Is this table completely stripped?

Old 04-21-24, 09:55 AM
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Is this table completely stripped?

I wanted to strip off the ugly orange color from my old dining table and refinish it by staining darker and maybe adding some lime wash wax. I know the table has a veneer top but cannot determine if its fully stripped or what the light colored white marks are. I sanded by hand because I didn't want to go through the veneer. I believe there is MDF under it. Do I need to sand this further? Will the light marks be seen with a dark stain? I am a newbie and have watched so many videos and tried to follow the steps but I can't tell if this is what my table should look like fully stripped or if I haven't gotten through to the raw veneer. PLEASE don't say that wood veneer cannot be refinished and I'm out of luck, as I have seen so many people who have successfully done it. I appreciate any help you can give me.

Old 04-21-24, 10:23 AM
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On those cheap oak veneer tables from Asia the veneer often cracks and puckers up as water gets under the veneer. So those high spots typically get worn off first.

Those tables are not a good candidate for refinishing because the veneer is so thin and because of how it's starting to come up here and there. With the amount of sanding it takes to take the old finish off, you will sand through the veneer and once you do that it's ruined.

You could try chemical stripping and light sanding but I would suggest you are wasting your time with this particular piece. And no your piece will not take dark stain as it currently looks.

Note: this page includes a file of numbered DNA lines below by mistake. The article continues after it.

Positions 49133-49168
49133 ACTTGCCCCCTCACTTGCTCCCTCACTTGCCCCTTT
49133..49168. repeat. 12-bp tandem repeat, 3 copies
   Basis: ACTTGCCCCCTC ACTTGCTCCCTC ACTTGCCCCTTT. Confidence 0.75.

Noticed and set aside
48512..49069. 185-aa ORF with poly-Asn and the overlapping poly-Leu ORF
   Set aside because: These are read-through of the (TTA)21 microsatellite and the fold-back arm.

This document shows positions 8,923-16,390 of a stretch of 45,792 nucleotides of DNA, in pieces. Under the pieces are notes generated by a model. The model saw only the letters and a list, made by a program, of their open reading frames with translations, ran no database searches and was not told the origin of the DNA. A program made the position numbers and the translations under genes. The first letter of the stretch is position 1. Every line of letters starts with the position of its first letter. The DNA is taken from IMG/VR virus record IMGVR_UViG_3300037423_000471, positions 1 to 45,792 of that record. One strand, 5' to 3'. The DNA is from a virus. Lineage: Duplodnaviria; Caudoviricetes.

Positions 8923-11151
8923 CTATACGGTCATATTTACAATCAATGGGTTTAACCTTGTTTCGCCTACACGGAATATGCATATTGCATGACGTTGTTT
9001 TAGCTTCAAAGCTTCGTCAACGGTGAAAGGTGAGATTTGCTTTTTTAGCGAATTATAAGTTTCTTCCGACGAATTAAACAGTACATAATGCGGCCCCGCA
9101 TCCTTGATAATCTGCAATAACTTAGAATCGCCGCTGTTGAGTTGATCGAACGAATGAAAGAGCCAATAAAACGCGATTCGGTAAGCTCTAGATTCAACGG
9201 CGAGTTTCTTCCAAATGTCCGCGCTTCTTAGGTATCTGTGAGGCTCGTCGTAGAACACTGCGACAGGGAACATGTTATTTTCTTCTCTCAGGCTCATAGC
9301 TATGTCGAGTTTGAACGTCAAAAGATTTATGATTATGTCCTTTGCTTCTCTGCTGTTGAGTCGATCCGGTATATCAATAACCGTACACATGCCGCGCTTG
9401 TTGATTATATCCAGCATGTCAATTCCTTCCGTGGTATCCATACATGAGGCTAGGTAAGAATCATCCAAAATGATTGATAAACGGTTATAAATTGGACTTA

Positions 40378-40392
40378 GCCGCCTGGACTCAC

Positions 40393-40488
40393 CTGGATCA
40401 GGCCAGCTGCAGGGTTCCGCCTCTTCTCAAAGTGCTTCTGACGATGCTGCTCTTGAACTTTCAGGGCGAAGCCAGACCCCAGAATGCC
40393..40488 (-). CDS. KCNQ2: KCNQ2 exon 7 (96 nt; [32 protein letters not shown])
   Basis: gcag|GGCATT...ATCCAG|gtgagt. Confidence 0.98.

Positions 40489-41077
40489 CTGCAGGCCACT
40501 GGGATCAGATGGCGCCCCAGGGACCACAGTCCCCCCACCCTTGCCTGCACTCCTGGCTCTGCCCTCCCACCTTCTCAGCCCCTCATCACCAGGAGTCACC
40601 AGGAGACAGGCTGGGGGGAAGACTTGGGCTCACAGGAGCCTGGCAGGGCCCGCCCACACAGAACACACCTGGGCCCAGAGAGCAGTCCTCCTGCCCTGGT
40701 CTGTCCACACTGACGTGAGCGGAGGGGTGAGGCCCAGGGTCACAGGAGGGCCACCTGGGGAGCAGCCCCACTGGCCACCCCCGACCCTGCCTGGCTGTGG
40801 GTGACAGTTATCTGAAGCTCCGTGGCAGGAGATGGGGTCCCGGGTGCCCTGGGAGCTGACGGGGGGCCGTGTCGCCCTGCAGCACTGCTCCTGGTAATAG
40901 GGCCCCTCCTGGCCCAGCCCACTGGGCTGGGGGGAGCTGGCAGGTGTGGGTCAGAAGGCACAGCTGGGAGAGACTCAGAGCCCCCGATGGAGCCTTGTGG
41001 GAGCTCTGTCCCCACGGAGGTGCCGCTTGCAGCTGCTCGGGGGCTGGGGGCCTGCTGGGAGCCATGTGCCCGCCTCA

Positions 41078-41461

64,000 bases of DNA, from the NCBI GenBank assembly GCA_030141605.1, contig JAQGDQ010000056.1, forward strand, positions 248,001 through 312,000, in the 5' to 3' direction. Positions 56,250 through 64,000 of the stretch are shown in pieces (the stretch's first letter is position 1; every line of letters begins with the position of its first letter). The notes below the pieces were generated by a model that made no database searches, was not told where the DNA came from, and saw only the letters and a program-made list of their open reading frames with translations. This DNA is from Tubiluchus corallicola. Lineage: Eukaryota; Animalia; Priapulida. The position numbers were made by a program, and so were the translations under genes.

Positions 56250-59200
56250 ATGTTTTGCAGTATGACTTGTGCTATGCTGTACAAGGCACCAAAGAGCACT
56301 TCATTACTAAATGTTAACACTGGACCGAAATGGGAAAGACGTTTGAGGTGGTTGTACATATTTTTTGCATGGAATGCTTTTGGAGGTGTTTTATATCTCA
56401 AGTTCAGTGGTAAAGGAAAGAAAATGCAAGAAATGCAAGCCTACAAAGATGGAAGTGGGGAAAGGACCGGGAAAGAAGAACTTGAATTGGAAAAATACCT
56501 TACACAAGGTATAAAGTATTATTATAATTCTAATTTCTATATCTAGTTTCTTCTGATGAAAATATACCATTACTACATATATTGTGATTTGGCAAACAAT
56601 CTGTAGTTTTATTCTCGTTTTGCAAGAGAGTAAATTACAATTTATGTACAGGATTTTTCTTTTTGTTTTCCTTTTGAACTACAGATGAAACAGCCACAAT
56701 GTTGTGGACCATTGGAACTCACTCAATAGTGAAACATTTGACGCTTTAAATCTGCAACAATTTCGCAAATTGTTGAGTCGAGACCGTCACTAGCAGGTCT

Old 04-21-24, 04:21 PM
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The table was made in North Carolina and believe me, it wasn't cheap. I wouldn't be bothering if it was "a cheap oak veneer table from Asia," and frankly, that's pretty critical and rude. Can anyone else out there help me?
Old 04-21-24, 06:56 PM
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Maybe some more close-up pictures? I can see the spots where I believe X has interpreted them to be veneer lifting but maybe we'll see something else if we have better detail.

That said, veneer is veneer, I don't know that it really matters from where it comes.

Last edited by stickshift; 04-21-24 at 11:42 PM.
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Old 04-22-24, 01:44 AM
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You are limited on how much you can sand a veneer so it's usually best to start with a chemical stripper.

The only way you can go darker without completely removing ALL of the old finish is to use a tinted poly like Minwax's PolyShades. Tinted poly works well but can be difficult to apply. It can not be touched up or over brushed.
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